44 URL: http://lwn.net/Kernel/LDD3/
45 Description: A 600-page book covering the (2.6.10) driver
46 programming API and kernel hacking in general. Available under the
47 Creative Commons Attribution-ShareAlike 2.0 license.
49 * Title: "The Linux Kernel"
50 Author: David A. Rusling.
51 URL: http://www.tldp.org/LDP/tlk/tlk.html
52 Keywords: everything!, book.
53 Description: On line, 200 pages book describing most aspects of
54 the Linux Kernel. Probably, the first reference for beginners.
55 Lots of illustrations explaining data structures use and
56 relationships in the purest Richard W. Stevens' style. Contents:
57 "1.-Hardware Basics, 2.-Software Basics, 3.-Memory Management,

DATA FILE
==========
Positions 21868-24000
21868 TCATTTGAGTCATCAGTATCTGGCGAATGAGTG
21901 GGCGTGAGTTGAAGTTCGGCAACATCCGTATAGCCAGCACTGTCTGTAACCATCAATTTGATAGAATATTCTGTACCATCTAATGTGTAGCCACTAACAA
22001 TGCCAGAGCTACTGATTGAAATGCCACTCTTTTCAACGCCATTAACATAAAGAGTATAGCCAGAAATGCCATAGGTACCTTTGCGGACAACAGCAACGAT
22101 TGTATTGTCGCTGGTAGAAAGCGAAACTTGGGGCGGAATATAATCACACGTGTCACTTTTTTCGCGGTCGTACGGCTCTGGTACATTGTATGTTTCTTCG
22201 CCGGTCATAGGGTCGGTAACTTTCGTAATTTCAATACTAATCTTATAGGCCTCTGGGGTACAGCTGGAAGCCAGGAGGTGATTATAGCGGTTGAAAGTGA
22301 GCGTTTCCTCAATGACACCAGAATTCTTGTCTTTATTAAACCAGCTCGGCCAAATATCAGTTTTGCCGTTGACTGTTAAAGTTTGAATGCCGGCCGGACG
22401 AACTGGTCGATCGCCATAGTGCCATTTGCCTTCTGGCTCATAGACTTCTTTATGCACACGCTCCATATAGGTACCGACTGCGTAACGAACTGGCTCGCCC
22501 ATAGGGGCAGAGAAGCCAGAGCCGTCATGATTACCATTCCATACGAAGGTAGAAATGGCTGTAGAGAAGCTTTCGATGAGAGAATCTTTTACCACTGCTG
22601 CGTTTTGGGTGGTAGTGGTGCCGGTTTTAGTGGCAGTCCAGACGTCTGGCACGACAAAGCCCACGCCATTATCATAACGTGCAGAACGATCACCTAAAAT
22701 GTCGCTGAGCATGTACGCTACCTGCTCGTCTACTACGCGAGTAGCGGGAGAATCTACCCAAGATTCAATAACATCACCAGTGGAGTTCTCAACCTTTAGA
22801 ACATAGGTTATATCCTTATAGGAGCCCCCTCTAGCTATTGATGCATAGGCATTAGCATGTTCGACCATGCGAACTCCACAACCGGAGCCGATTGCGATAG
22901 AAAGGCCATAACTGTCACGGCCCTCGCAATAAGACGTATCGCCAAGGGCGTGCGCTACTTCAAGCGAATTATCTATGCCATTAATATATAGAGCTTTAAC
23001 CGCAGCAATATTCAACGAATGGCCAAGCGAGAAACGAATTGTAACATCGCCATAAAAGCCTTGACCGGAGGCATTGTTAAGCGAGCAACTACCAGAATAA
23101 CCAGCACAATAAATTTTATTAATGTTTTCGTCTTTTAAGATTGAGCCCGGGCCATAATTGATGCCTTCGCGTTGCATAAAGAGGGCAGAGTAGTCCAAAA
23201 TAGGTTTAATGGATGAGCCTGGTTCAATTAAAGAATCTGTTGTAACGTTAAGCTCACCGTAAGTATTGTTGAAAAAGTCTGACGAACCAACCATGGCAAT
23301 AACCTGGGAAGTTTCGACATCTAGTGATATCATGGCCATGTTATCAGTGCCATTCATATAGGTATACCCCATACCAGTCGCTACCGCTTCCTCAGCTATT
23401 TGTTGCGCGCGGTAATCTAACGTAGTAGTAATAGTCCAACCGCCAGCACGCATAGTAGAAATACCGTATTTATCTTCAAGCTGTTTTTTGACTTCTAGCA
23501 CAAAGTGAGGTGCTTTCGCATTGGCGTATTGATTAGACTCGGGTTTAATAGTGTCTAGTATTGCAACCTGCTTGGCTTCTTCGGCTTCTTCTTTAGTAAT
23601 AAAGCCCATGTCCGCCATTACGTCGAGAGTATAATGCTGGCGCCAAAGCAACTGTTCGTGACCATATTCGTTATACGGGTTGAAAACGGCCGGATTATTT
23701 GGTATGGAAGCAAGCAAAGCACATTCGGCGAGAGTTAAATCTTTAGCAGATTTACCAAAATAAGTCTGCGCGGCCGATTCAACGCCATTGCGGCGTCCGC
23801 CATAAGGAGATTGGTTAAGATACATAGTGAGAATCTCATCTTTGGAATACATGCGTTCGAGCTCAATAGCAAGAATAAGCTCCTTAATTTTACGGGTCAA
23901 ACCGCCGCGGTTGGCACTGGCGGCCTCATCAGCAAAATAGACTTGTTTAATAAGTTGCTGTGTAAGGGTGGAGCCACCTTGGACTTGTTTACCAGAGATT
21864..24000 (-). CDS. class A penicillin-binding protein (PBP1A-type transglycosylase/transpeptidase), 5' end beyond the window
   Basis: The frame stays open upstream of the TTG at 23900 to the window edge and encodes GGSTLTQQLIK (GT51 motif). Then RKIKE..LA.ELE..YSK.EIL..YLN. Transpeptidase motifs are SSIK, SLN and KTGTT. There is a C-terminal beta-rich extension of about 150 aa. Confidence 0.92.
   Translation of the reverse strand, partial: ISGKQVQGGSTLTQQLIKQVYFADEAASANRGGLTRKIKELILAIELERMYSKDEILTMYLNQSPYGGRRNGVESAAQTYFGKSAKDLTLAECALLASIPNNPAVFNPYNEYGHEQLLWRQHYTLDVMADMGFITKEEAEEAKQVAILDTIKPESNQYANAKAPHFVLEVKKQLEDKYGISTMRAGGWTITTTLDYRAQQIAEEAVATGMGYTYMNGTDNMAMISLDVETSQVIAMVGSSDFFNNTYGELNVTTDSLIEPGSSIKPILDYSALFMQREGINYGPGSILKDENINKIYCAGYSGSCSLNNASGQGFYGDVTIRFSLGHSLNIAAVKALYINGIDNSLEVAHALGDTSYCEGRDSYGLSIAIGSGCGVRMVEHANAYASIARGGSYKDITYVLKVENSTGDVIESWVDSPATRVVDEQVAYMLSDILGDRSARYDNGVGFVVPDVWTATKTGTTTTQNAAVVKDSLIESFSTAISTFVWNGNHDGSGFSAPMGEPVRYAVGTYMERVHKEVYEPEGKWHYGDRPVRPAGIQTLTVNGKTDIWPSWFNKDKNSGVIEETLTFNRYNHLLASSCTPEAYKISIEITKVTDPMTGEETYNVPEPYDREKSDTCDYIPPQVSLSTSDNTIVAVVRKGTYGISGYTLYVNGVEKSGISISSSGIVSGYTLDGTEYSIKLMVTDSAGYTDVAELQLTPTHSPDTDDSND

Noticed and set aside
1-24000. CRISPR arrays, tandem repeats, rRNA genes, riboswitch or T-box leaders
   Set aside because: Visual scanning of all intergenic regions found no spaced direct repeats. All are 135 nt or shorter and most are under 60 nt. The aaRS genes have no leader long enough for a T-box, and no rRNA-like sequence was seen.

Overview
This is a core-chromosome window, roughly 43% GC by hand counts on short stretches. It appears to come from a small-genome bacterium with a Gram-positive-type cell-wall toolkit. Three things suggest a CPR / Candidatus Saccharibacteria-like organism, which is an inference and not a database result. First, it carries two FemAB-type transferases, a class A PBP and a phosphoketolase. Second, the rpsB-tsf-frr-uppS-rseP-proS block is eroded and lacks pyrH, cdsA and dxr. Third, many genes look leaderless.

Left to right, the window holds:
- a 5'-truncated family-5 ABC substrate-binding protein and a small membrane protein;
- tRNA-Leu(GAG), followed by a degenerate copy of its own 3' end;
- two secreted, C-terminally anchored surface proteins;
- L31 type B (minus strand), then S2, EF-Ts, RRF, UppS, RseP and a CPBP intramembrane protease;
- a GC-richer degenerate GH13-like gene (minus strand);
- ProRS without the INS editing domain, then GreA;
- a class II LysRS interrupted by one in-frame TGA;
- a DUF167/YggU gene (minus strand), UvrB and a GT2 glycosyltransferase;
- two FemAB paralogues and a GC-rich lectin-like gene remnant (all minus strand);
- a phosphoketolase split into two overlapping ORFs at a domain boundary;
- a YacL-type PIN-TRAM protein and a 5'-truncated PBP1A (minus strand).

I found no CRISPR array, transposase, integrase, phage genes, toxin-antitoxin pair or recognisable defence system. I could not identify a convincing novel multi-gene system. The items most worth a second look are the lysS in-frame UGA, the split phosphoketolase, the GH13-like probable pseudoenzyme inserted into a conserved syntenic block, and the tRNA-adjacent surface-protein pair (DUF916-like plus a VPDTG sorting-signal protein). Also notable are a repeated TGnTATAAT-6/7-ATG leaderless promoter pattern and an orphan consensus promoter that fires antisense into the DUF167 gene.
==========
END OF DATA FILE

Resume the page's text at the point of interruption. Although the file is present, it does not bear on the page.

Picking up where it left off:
58 4.-Processes, 5.-Interprocess Communication Mechanisms, 6.-PCI,
59 7.-Interrupts and Interrupt Handling, 8.-Device Drivers, 9.-The
60 File system, 10.-Networks, 11.-Kernel Mechanisms, 12.-Modules,
61 13.-The Linux Kernel Sources, A.-Linux Data Structures, B.-The
62 Alpha AXP Processor, C.-Useful Web and FTP Sites, D.-The GNU
63 General Public License, Glossary". In short: a must have.
65 * Title: "The Linux Kernel Hackers' Guide"
66 Author: Michael K.Johnson and others.
67 URL: http://www.tldp.org/LDP/khg/HyperNews/get/khg.html
68 Keywords: everything!
69 Description: No more Postscript book-like version. Only HTML now.
70 Many people have contributed. The interface is similar to web
71 available mailing lists archives. You can find some articles and
72 then some mails asking questions about them and/or complementing
73 previous contributions. A little bit anarchic in this aspect, but
74 with some valuable information in some cases.